Jazz at Lincoln Center Shanghai has now been open for a couple years now, and sadly I have only attended two events so far. The first, which I also blogged, was a special performance featuring jazz saxophonist extraordinaire Joshua Redman, backed by Aaron Goldberg and his band. Last Thursday, my wife Mengxi and I went to see the performance of Wynton Marsalis and his big band, who were touring in the Asia Pacific. They’d just toured Australia and were doing a tour of China including Beijing, Shanghai, and Guangzhou, and yes, even Hangzhou!
For the princely sum of around 200 USD we had booked tickets for the event well beforehand. I also helped arrange for the AmCham group to connect with the club and they came earlier that evening. We showed up for the 10 pm concert and had seats right near the stage. It’s a small club so no matter where you sat, you were in for a huge treat.
The band started the set with a funky version of Thelonius Monk’s song “Jackie-ing” arranged by one of the band’s saxophonists, Ted Nash. Mr. Marsalis said a few words to introduce the song. “Don’t let anything stand in the way of your enjoyment and your expression of it!” He told us, and the concert was on.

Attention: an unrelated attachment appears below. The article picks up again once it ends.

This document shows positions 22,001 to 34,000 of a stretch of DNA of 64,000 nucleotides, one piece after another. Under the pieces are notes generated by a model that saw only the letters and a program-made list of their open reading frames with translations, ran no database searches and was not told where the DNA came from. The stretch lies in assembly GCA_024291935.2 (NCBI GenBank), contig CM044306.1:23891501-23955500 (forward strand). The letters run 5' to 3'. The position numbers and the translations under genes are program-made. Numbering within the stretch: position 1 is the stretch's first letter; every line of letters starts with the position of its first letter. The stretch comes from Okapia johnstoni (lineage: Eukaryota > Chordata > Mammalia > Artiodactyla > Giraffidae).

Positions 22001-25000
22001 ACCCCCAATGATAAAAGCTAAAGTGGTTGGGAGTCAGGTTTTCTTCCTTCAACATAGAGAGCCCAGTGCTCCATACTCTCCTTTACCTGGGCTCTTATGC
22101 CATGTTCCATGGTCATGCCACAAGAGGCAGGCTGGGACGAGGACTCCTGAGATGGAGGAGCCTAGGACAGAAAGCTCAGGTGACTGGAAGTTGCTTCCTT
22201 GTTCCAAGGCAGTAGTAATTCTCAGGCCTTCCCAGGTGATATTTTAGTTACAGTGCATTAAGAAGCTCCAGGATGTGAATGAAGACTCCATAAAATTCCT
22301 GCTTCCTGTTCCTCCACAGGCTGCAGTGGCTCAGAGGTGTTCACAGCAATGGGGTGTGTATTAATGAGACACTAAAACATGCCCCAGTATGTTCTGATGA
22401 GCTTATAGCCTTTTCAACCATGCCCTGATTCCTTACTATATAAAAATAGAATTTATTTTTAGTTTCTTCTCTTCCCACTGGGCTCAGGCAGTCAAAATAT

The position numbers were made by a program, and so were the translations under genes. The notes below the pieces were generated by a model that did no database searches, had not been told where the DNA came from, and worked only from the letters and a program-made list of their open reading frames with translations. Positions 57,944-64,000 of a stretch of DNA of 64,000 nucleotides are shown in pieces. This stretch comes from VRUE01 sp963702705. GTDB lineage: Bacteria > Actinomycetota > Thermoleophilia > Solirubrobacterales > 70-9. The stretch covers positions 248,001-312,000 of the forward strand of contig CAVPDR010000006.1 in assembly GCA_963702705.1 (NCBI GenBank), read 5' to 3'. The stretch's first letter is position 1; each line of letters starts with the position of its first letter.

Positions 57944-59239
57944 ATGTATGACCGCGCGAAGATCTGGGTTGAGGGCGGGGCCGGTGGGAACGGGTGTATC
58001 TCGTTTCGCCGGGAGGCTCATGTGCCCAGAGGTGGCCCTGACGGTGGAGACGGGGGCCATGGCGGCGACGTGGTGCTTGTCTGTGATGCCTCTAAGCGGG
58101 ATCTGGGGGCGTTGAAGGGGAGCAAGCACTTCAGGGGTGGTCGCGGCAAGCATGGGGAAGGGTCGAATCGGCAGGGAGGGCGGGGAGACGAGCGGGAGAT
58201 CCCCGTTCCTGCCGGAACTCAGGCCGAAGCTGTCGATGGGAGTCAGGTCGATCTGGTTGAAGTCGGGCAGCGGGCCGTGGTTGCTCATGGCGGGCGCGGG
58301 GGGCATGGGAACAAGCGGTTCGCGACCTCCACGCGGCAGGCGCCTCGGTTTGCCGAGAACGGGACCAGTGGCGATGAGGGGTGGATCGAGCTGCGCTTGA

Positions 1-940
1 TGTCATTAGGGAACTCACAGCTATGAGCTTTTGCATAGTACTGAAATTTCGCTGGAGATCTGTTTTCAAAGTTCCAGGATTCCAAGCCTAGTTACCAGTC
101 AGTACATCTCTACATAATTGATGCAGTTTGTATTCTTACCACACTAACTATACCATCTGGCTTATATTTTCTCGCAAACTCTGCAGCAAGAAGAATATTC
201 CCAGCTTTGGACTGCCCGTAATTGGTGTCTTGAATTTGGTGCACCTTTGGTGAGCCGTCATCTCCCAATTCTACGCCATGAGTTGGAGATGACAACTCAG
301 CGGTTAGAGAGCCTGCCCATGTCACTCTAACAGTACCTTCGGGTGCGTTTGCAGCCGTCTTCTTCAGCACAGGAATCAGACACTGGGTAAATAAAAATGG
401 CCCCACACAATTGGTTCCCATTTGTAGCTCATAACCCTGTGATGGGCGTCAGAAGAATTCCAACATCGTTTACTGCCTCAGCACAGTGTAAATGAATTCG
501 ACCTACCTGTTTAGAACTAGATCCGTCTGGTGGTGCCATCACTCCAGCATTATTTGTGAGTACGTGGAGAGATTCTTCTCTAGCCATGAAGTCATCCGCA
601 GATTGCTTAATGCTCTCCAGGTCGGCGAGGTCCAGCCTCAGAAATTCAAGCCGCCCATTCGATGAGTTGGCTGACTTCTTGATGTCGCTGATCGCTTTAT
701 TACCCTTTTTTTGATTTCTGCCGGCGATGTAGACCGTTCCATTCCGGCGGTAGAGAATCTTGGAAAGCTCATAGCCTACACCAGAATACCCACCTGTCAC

Following that song, they performed bassist Carlos Enriquez’s arrangement of a song by early jazz legend Jelly Roll Morton, who according to Mr. Marsalis was the “first true intellectual in jazz, he could articulate it. He introduced a Spanish tinge—Afro Latin rhythms” to the jazz idiom. The song was “The Crave,” and it started out with a Cuban rhythm led by pianist Dan Nimmer. The song blossomed into a bluesy tune blended with Latin rhythms and lasted around ten minutes.
Then they played a fairly brief arrangement by Wynton Marsalis of the Dave Brubeck song “Bluette”, which he called a “mix between European classical music and jazz.” After that was another Brubeck composition. “Dave was in Turkey and he heard some musicians playing a rhythm” Mr. Marsalis explained. “He put the rhythm together with some blues, using the Rondo form A-B-A-C-A-D-A-E.” This was trombonist Chris Crenshaw’s arrangement of “Blue Rondo a la Turk”, which started out beautifully with Dan Nimmer playing the opening piano part, before blossoming again into a blues tune.
Afterwards, they went back to Thelonius Monk and played an arrangement by saxophonist Sherman Irby of “We See”, with “jazz ambassador” Mr. Walter Blanding (a regular at the club) performing with the band. This was followed by Duke Ellington’s tune “Big Fat Alice’s Blues” with Sherman Irby on sax.
The set concluded with Ms. Camille Thurman singing and scatting and playing saxophone on a version arranged by trumpeter Marcus Printup of the Gershwin classic “Oh Lady be Good.”
As the band marched out after the final song, Mr. Marsalis stopped and played a soulful solo while hovering right above our table. After the concert, we spoke briefly to a few of the band members, and we had a brief chat with Mr. Marsalis. It was a truly blessed night.